PAC-12 Goes Conference-Only
Another small step toward canceling the fall sports calendar.
Another conference has altered its fall sports schedule to cope with the COVID-19 pandemic, following the Ivy League’s decision to cancel the fall season entirely and the Big Ten’s move to conference-only schedule.
This move, which I’ve expected for months, impacts the opening to both the college football season and my own Alabama Crimson Tide.
AL.com (“Alabama-USC game canceled, Tide AD responds“):
The Alabama-USC game that was to open the 2020 football season is officially canceled.
As of Thursday evening, Alabama athletics director Greg Byrne said the “current plan is to play the game,” but that changed Friday evening. The Pac-12 issued an announcement at 6 p.m. CT that its members would only play conference games this fall.
Byrne posted an immediate response to the Pac 12 news.
“As I’ve said before, USC AD Mike Bohn and I had multiple conversations over the last several months, and we were both planning on playing the football game on September 5 in Arlington,” Byrne said. “With the Pac-12-s decision to move to a conference-only schedule, we will do our best to adjust. What that looks like is to be determined.”
Alabama was to be paid $6 million to play the game in the home stadium of the Dallas Cowboys, according to the contract signed in 2018.
The Pac-12 follows the Big Ten’s decision released Thursday to take the same path regarding football scheduling in the coronavirus pandemic.
“The health and safety of our student-athletes and all those connected to Pac-12 sports continues to be our number one priority,” said Pac-12 Commissioner Larry Scott. “Our decisions have and will be guided by science and data, and based upon the trends and indicators over the past days, it has become clear that we need to provide ourselves with maximum flexibility to schedule, and to delay any movement to the next phase of return-to-play activities.”
I remain skeptical that the fall college football season will be played.
If it is, though, this is a pretty significant impact. Alabama is expected to be in contention for the College Football Playoff and, thus, the national championship. This the only big non-conference game on Alabama schedule, taking away an opportunity for a significant win that would help in the case the team stumbles against a Southeastern Conference opponent.
It may be challenging to another team that they can slot at this point for a $6 million payoff. Notre Dame also lost their game with USC and Stanford with this decision and against Wisconsin with the Big Ten decision, so that would be an intriguing substitute.
UPDATE: ESPN‘s report “What do Pac-12 and Big Ten decisions mean for college football?” makes it seem quite probable that the other conferences will follow suit, at a minimum.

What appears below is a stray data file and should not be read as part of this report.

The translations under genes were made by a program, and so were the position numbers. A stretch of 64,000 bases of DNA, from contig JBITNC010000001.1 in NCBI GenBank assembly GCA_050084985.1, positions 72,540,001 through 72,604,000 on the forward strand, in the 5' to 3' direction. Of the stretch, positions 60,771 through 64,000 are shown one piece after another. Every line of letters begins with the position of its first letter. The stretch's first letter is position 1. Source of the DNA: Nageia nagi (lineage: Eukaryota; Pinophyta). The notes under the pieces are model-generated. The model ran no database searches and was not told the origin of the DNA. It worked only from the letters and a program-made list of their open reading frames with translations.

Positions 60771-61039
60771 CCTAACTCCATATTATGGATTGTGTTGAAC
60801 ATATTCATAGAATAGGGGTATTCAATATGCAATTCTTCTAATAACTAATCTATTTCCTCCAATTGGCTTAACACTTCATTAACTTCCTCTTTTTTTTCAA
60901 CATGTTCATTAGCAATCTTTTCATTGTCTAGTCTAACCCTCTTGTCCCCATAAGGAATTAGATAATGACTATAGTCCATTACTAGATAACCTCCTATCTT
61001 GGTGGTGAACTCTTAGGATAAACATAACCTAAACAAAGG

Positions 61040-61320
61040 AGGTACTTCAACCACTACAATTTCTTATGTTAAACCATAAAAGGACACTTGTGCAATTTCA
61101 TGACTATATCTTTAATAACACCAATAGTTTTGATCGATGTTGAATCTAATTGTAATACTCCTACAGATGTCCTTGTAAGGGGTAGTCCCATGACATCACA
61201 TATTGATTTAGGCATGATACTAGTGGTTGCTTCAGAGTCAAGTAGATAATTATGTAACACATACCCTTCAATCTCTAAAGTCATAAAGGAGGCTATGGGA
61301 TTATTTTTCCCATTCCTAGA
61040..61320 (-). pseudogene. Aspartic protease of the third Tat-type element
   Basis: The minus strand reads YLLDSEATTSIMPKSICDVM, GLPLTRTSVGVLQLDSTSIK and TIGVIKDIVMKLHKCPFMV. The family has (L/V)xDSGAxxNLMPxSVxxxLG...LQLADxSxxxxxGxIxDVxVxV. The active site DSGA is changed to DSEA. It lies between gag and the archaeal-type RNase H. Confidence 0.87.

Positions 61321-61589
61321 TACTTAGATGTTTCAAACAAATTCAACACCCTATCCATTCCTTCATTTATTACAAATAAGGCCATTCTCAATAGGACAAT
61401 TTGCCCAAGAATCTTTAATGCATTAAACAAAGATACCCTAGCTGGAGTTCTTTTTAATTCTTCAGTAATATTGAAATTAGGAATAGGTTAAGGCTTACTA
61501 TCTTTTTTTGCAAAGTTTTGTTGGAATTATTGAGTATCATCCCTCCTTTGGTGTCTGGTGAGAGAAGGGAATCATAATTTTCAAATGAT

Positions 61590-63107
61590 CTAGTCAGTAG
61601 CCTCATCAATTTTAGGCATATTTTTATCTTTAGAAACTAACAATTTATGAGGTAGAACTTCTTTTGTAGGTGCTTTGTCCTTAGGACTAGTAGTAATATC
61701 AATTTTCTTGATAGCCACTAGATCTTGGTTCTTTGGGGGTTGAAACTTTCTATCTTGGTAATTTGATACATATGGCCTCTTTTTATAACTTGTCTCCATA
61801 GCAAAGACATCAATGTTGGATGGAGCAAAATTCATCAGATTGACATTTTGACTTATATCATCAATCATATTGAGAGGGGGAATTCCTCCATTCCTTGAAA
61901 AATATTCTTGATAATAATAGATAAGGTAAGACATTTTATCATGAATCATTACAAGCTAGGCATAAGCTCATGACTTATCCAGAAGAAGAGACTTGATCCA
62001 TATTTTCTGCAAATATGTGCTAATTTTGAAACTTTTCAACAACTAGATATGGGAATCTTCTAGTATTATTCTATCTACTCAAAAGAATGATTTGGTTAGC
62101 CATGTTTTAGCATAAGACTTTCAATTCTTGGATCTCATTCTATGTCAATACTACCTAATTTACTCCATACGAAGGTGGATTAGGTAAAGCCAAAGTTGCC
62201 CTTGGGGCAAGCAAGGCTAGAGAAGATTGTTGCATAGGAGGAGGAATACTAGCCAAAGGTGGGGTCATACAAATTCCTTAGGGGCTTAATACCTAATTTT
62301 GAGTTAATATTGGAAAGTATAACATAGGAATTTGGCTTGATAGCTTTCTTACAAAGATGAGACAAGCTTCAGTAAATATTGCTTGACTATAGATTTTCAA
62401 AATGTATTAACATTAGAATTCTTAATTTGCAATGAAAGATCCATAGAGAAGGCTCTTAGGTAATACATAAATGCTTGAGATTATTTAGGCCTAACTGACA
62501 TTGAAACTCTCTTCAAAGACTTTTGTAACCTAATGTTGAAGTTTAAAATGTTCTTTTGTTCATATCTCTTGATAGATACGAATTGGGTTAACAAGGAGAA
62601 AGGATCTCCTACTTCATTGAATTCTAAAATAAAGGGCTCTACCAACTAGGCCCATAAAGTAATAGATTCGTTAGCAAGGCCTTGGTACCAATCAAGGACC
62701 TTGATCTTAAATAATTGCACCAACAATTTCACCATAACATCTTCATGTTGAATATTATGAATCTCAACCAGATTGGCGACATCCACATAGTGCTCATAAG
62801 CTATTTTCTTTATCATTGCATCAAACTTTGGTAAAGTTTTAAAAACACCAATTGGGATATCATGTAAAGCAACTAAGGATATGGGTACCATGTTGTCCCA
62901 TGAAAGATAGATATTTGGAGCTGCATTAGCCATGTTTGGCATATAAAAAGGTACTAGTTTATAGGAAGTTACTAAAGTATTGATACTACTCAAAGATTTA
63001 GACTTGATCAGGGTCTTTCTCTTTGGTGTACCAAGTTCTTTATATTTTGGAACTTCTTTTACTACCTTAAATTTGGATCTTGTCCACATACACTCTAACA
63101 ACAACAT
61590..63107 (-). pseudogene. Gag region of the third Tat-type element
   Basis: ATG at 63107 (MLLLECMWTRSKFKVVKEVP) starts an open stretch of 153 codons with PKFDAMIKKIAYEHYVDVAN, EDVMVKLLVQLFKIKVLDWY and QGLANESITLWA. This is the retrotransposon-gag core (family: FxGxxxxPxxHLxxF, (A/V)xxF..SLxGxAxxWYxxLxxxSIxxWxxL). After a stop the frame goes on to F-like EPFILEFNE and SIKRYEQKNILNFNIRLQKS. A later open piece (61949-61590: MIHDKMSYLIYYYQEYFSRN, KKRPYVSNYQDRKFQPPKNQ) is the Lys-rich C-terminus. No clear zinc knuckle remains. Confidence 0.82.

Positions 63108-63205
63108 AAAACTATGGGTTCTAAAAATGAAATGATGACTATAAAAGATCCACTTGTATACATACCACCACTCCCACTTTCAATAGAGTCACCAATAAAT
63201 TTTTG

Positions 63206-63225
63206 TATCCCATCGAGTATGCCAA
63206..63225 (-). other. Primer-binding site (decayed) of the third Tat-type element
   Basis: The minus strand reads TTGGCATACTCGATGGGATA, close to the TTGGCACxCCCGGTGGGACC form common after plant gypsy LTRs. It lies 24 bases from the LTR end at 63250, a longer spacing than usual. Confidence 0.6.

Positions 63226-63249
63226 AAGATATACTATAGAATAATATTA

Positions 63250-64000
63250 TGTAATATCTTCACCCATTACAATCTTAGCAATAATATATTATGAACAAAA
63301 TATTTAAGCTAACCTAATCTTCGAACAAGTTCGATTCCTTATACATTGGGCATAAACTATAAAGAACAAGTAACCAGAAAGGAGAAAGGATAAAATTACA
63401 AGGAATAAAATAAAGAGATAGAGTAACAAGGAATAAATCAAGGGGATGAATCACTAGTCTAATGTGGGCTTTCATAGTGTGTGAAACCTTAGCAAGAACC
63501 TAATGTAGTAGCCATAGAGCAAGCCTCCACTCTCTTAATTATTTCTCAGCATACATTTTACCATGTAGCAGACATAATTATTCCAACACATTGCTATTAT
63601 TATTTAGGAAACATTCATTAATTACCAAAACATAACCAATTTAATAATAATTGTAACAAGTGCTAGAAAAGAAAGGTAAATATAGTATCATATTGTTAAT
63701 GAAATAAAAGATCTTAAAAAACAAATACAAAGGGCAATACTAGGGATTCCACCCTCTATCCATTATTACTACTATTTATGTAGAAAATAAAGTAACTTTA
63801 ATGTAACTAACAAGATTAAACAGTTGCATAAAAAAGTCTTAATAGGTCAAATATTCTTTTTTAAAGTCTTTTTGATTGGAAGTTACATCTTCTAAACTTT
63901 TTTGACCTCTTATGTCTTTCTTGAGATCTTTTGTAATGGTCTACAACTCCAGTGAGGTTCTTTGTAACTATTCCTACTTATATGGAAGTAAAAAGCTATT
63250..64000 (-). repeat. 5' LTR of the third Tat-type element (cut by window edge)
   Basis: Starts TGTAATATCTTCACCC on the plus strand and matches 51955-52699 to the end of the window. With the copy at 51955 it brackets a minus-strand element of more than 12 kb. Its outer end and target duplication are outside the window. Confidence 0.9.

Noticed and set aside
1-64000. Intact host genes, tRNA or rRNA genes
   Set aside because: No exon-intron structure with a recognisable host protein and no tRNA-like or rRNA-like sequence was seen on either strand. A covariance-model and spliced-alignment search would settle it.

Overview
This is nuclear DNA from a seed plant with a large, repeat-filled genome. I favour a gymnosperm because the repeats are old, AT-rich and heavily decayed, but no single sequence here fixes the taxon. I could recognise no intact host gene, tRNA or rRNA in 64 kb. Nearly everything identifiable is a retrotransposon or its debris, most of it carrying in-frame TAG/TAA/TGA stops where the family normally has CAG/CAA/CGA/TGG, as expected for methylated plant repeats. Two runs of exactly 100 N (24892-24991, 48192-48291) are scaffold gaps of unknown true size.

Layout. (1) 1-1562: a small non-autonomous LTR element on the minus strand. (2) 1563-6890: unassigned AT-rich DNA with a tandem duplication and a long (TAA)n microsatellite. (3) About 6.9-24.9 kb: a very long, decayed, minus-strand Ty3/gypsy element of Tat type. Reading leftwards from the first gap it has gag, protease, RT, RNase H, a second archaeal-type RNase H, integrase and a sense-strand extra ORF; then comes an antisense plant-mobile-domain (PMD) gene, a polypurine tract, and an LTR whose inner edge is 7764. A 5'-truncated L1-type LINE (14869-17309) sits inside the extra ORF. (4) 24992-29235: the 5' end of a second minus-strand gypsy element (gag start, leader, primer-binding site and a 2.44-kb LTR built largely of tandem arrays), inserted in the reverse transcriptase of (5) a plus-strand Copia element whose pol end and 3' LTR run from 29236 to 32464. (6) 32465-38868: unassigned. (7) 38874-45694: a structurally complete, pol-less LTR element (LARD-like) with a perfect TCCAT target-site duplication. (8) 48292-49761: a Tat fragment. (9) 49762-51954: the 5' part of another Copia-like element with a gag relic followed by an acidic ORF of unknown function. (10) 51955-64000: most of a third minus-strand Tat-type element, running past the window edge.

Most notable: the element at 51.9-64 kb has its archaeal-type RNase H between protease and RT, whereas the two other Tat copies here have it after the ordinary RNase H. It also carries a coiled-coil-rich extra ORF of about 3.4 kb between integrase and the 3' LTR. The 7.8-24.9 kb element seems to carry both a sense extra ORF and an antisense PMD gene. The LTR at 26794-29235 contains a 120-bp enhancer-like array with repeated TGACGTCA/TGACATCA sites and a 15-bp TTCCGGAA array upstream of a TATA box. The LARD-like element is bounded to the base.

“Over the last few months, our conference has prepared numerous scenarios related to the fall athletics season,” ACC commissioner John Swofford said. “The league membership and our medical advisory group will make every effort to be as prepared as possible during these unprecedented times, and we anticipate a decision by our board of directors in late July.”
One ACC source said it is “very likely” the ACC is headed to a conference-only season but reiterated it is a week-to-week discussion that continues to evolve.
Big 12 commissioner Bob Bowlsby told ESPN on Friday that his conference is on the same timeline as the ACC, pointing toward a decision by late July.
The SEC will discuss its options during a meeting Monday with athletic directors and league officials that was scheduled before the Big Ten’s decision.
SEC commissioner Greg Sankey said in a statement last week there should be more clarity about the season by late July, and issued a similar statement to ESPN on Friday, referencing “the coming weeks.”
“The Southeastern Conference will continue to meet regularly with our campus leaders in the coming weeks, guided by medical advisors, to make the important decisions necessary to determine the best path forward related to the SEC fall sports,” the statement read. “We recognize the challenges ahead and know the well-being of our student-athletes, coaches, staff and fans must remain at the forefront of those decisions.”
There’s a lot of talk about moving football to the spring but there are a lot of obstacles to that. For one thing, the NFL draft is currently in the way of that, although one suspects the League would be willing to accommodate its primary feeder program. But, more importantly, it’s not obvious what’s going to happen between now and January to make it any safer to play football then.